Fiddle Fans Enjoy New Festival Site

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Andy Towle/Roundup - atowle@payson.com

Clarke Wallace was a finalist in his age bracket at the Old-time Fiddlers Championship Saturday, Sept. 27. Kathy Wallace stands in the background and listens intently to his playing.

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Andy Towle/Roundup - atowle@payson.com

Peter Rolland

Seventeen-year-old Andrew Donald defended his 2007 Arizona State Old-time Fiddlers Championship this weekend, despite a smaller crowd than last year.

Donald is part of a champion group of seven fiddlers headed to Weiser, Idaho to compete at nationals. The champion lineup is as follows: Andrew Donald, Michael Rolland, David Kaemmer, Kathrine Messer, Sam Jones, Lauren Jones and John Brewer.

The 38th Annual Vertielee Floyd Memorial Arizona Old-time Fiddlers Contest brought some of the state’s best talent to Rim Country.

Event Chairman Nelson Beck said Donald’s fiddling this year was phenomenal. “He actually scored the highest score that we can remember in at least the last five to 10 years,” Beck said.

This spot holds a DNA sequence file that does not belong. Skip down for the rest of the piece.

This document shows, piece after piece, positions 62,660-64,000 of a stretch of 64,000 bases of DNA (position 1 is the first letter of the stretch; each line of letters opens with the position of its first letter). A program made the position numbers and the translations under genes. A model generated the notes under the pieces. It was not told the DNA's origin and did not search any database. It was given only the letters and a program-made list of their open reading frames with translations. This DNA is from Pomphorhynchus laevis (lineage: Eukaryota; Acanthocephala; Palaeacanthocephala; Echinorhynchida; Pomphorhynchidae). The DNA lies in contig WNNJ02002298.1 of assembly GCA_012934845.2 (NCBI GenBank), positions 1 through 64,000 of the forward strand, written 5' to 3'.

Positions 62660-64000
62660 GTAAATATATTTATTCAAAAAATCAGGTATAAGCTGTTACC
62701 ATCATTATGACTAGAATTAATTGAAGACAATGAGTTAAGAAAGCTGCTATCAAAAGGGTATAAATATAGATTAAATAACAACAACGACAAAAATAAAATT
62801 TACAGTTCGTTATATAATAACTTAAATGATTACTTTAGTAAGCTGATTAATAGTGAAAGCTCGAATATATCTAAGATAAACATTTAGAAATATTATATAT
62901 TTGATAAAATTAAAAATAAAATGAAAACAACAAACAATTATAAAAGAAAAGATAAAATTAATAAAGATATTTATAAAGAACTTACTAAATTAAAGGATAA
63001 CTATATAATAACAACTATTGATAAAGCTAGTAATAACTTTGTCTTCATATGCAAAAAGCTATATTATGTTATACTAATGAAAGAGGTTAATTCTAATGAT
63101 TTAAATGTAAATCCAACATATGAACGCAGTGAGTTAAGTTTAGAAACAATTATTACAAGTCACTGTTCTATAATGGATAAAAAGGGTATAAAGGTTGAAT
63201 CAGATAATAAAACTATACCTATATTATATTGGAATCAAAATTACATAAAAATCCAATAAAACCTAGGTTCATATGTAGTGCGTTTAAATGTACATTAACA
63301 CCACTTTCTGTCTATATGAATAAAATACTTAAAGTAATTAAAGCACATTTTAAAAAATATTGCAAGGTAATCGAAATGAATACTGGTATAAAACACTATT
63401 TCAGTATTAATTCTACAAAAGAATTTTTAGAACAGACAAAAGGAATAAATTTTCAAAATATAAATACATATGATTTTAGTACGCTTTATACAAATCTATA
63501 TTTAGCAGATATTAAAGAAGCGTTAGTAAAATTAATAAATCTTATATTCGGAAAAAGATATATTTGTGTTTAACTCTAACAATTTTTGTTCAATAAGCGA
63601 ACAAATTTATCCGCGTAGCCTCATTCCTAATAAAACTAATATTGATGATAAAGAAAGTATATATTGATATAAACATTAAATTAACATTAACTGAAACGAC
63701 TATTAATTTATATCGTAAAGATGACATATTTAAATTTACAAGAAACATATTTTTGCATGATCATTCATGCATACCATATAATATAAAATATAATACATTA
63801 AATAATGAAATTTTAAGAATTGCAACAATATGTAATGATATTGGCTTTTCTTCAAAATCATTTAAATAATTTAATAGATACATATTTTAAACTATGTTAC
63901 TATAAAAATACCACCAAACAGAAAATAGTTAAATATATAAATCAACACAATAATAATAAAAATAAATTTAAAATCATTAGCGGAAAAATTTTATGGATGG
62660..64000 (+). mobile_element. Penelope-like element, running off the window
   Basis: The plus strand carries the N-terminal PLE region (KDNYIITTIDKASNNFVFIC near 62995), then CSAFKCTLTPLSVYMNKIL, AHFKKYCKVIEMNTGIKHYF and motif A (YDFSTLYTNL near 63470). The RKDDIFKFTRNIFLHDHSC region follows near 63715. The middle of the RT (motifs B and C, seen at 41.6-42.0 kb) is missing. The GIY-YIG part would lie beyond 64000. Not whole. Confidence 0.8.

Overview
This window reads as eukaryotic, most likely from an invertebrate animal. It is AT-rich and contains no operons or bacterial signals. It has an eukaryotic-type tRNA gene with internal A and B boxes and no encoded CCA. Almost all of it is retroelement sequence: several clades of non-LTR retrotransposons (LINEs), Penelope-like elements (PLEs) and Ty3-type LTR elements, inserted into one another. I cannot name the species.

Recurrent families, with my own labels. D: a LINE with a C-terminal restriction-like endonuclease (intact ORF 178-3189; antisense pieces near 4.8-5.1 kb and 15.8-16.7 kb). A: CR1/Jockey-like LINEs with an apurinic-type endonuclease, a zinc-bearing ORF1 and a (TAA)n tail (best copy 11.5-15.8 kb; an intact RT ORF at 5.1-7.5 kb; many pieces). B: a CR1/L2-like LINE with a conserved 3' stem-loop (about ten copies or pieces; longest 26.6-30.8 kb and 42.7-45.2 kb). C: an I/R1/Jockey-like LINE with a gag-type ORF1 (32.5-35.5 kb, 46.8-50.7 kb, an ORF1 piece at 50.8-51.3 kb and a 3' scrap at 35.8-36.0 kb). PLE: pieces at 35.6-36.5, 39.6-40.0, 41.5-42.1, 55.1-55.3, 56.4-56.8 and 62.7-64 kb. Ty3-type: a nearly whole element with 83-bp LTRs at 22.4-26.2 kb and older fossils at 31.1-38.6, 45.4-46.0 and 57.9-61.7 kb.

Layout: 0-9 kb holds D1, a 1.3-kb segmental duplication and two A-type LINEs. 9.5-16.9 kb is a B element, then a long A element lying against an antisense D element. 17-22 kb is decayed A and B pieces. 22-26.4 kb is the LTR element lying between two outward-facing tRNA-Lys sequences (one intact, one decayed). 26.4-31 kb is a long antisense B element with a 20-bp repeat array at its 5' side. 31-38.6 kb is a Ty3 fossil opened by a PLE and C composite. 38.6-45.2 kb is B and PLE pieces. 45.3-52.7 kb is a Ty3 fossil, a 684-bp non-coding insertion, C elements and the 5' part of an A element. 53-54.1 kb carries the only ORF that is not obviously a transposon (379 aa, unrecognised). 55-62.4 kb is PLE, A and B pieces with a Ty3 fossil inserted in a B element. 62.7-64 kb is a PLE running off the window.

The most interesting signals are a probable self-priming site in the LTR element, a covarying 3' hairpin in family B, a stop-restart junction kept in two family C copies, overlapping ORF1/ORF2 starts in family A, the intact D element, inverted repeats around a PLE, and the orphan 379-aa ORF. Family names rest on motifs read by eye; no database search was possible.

Donald earned a near-perfect score of 880. The highest possible score is around 900. Judges score contestants on their old-time fiddling ability, the tune’s difficulty and dance level, rhythm and tone quality.

Beck said younger fiddlers are generally better, but it is not always the rule. The youngest champion ever was a 12-year-old from several years ago. “You peak in your twenties,” he said.

Turnout was lower this year with around 500 attendees per day during the two-day event. Last year around 600 people attended.

“It was down a little based on the current economy as fuel costs are higher and money is tighter,” Beck said.

Fiddle committee secretary Irene Neal said there were 43 participants.

“We saw good participation in the youth categories,” Neal said. “The young adult was down a little bit.”

The event cost less to put on this year thanks to a donated site from the Town of Payson, the Payson Humane Society and the Diamond J Veterinary Service.

“We saved a lot of money,” Beck said.

Everyone loved the new five-acre site near Main Street, behind the Oxbow Saloon.

“It made the difference this year,” Neal said.

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